The second formulation (or Formula of the End in Itself) holds that "the rational being, as by its nature an end and thus as an end in itself, must serve in every maxim as the condition restricting all merely relative and arbitrary ends".[55] The principle dictates that you "[a]ct with reference to every rational being (whether yourself or another) so that it is an end in itself in your maxim", meaning that the rational being is "the basis of all maxims of action" and "must be treated never as a mere means but as the supreme limiting condition in the use of all means, i.e., as an end at the same time".[63]

The second formulation is simply about how we have an duty to people, which requires we follow universal maxims, or rules, or statements, that were constructed by placing ourselves in all the people's shoes, and considering each one as an end, or EQUALLY valuable to YOU, and EACH OTHER. So you always act in a way that produces the best result. Because each person is an end, they are the same, and so have an equal value. And because you are living universally, you are placing yourself in everyone's positions, and seeing the results/outcomes of living a certain way. If living a certain way, leads to a horrendous outcome, if everyone were to do it, then don't do that, its not permitted.


The third formulation

The third formulation (Formula of Autonomy) is a synthesis of the first two and is the basis for the "complete determination of all maxims". It says "that all maxims which stem from autonomous legislation ought to harmonize with a possible realm of ends as with a realm of nature".[55] In principle, "So act as if your maxims should serve at the same time as the universal law (of all rational beings)", meaning that we should so act that we may think of ourselves as "a member in the universal realm of ends", legislating universal laws through our maxims (that is, a code of conduct), in a "possible realm of ends".[64] None may elevate themselves above the universal law, therefore it is one's duty to follow the maxim(s).

So this the basis, and heart of Kant's Moral Philosophy, which is developing and living by Categorical Imperative. To define Categorical Imperative: Imperative means something that ought to be done, or should be done. Imperative, is something important that is not up to question, but absolutely necessary. Categorical, is a category, essentially, in this context, a rule. So essentially it is making rules about how we out to live, and Kant explains what he sees and understand what makes, defines and determines the rules that make sense to him. I agree with all of the basic principles and rules shared by Kant. Because I can see where he is coming from, and what he is trying to create or say. And as the reader may have notice, it is not something new per se, because we have many references and saying which speak to the same point, such as placing yourself in the shoes of another, and Jesus's golden rule of do onto others as you would have them do onto you, or Love thy neighbor as thyself. I appreciate Kant's use of the word duty, because I see that when you realize that living a certain way would harm others, that you do have a duty or obligation to act/change differently, and to at least start investigating whether there is another way. This reminds me of Mill's Utilitarianism. I could write on Mill's next....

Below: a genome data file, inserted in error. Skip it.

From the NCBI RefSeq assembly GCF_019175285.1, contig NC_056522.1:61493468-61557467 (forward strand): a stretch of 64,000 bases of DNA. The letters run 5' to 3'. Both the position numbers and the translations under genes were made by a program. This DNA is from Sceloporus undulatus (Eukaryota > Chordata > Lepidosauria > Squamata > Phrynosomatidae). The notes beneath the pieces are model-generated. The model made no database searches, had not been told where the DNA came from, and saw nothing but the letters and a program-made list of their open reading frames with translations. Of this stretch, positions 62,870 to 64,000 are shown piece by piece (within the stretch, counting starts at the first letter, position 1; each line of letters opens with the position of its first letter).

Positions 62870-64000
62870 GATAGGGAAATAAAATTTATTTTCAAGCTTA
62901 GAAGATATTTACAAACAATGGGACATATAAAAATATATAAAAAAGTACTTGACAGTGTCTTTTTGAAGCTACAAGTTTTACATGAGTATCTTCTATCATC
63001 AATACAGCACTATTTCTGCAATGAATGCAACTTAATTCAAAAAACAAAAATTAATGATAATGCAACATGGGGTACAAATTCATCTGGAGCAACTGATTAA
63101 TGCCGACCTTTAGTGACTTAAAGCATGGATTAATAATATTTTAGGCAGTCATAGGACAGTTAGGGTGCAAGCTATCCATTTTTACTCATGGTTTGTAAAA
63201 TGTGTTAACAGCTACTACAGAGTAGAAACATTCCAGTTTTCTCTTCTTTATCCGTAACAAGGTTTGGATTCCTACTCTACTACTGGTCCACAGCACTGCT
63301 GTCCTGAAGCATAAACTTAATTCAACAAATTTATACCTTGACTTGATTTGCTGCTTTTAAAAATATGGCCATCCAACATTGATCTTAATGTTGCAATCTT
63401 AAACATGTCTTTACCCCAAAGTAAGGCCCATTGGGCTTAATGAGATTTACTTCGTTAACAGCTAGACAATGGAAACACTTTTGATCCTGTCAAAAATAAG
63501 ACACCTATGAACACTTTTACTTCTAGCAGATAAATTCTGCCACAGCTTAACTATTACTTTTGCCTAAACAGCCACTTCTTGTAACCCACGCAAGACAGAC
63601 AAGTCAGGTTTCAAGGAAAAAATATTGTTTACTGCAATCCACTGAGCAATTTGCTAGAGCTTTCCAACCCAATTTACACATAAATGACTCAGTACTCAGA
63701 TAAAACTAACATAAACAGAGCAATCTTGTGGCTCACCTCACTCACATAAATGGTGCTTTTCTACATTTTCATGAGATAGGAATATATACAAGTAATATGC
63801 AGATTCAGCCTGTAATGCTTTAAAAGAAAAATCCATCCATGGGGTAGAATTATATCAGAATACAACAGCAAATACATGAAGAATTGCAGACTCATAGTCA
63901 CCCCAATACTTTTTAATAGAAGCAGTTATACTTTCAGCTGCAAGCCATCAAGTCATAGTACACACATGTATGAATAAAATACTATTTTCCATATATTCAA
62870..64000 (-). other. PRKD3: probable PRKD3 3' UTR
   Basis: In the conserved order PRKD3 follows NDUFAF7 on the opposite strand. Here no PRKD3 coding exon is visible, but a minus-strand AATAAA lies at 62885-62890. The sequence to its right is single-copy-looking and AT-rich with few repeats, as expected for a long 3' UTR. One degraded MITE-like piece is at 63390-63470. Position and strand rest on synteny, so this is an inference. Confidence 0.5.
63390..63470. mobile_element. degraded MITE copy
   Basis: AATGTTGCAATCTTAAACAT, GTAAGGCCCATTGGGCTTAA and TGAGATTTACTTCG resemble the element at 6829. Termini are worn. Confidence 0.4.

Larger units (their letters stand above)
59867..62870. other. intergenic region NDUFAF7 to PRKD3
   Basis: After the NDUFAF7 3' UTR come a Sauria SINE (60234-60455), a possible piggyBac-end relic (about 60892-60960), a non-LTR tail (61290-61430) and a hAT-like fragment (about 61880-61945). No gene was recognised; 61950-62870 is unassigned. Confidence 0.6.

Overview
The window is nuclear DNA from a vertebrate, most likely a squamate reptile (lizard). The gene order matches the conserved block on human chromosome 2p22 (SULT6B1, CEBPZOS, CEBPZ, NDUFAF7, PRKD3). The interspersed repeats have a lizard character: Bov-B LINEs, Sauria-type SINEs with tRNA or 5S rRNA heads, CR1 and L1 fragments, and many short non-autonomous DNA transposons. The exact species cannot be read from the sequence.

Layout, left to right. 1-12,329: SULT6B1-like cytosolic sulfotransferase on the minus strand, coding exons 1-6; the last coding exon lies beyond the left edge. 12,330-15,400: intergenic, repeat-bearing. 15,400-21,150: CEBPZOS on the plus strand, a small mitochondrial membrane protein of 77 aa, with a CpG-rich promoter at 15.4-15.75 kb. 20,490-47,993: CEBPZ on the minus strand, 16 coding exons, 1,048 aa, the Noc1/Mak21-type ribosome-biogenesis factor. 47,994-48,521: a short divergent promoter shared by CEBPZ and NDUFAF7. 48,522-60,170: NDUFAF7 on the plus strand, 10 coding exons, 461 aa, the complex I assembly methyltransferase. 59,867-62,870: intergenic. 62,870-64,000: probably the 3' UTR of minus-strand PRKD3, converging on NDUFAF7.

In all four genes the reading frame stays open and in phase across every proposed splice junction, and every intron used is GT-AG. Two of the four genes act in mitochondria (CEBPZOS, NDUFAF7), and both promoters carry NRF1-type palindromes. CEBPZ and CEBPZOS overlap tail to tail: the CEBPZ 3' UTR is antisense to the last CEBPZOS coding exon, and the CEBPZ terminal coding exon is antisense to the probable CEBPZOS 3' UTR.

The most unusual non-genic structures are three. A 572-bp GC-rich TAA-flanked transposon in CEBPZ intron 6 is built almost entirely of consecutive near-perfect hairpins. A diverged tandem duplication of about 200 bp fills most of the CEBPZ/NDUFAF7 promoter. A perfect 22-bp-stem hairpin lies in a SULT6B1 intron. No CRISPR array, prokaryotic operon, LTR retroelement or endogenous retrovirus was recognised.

I forgive myself for accepting and allowing myself to when I see that living/acting a certain way could lead to a harmful outcome, to not immediately investigate alternative ways of acting/living that would create a better outcome, and ideally, the one outcome that would be best or ideal.

I forgive myself for accepting and allowing myself to not use my ability to place myself in the shoes of another person, to see how living and acting in a certain way, would not be permissible because of the large scale harm it would cause if everyone were to live/act that way, and that there really is no difference between ONE person living/acting that harmful way, and MANY people living/acting that harmful way, except that when it is MANY it is more obvious because there are MANY, yet each individually are participating in the same harm as ONE person would, and thus I would have an imperative to act to change how I live/act, and to at least start with investigating alternative ways of acting and living, if I do not see any alternatives right now, because there is an ideal outcome where EVERYONE wins and benefits, and so it would be best to figure out and learn how to create the ideal outcome.

I forgive myself for accepting and allowing myself to consider people or LIFE, as a means to my own personal ends, instead of considering each person and each form of life as equals, or ends, and they must be considered with the same consideration as I consider myself as a form of life, or as an end, that way my personal ends, do not supersede or come before other people, or forms of life, because they are just as much a form of life, or an end, as I am. Thus the statement the MEANS justify the end is not valid, because people are ends in themselves, and if we consider them as only means to our own ends, then we create a dysfunctional and destructive world of pure and free reign Abuse.

I forgive myself for accepting and allowing myself  to not see that I have a duty to live in a way that considers everyone universally, as one, and equally as life, and that to live otherwise would be a failing of my duty, and would be less than what I am capable of, and the nature of life, and the nature of my being and the fabric of my existence.

I commit myself to be dutiful, to fulfill my duty to myself, to life, to consider all as equals and one, as an end, as a form of life, equally as I am a form of life or an end myself.

I commit myself to use my ability to place myself in the shoes of others, to see universally, how a single action or way of being would impact existence/universe/world as a whole, and thus use that as a guide on how I should act, and to also use that as a tool to create a world that is truly best for all, where each one has the same level of understanding that I have attained, and live in the same way that I wish to live of considering all as one and equal, and living equally as one.

No comments:

Post a Comment